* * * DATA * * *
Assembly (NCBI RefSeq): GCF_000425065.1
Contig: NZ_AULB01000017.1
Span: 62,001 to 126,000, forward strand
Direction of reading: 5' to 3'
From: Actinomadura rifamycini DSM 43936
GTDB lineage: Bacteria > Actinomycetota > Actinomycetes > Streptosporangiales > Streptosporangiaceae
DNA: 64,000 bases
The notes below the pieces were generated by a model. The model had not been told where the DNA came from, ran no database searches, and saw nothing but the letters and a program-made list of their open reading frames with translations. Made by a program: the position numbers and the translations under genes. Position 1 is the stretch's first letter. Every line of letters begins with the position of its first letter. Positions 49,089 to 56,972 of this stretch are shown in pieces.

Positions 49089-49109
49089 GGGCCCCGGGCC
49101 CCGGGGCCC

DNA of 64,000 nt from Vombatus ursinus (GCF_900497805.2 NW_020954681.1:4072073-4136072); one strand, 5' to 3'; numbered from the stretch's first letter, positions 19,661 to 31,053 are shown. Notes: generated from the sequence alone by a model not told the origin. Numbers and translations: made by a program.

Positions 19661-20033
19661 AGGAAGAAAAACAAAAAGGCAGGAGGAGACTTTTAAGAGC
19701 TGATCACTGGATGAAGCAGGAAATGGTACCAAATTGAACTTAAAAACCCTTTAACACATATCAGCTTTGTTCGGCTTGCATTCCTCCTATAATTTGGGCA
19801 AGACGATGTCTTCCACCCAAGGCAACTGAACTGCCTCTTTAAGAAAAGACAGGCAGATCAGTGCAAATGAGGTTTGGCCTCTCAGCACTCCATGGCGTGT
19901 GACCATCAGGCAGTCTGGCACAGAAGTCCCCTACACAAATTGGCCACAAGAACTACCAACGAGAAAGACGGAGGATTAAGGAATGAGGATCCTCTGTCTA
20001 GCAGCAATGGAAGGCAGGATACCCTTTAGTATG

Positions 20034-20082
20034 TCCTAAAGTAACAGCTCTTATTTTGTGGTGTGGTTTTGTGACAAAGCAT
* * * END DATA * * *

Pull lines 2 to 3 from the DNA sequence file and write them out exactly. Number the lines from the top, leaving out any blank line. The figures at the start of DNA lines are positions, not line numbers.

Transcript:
Contig: NZ_AULB01000017.1
Span: 62,001 to 126,000, forward strand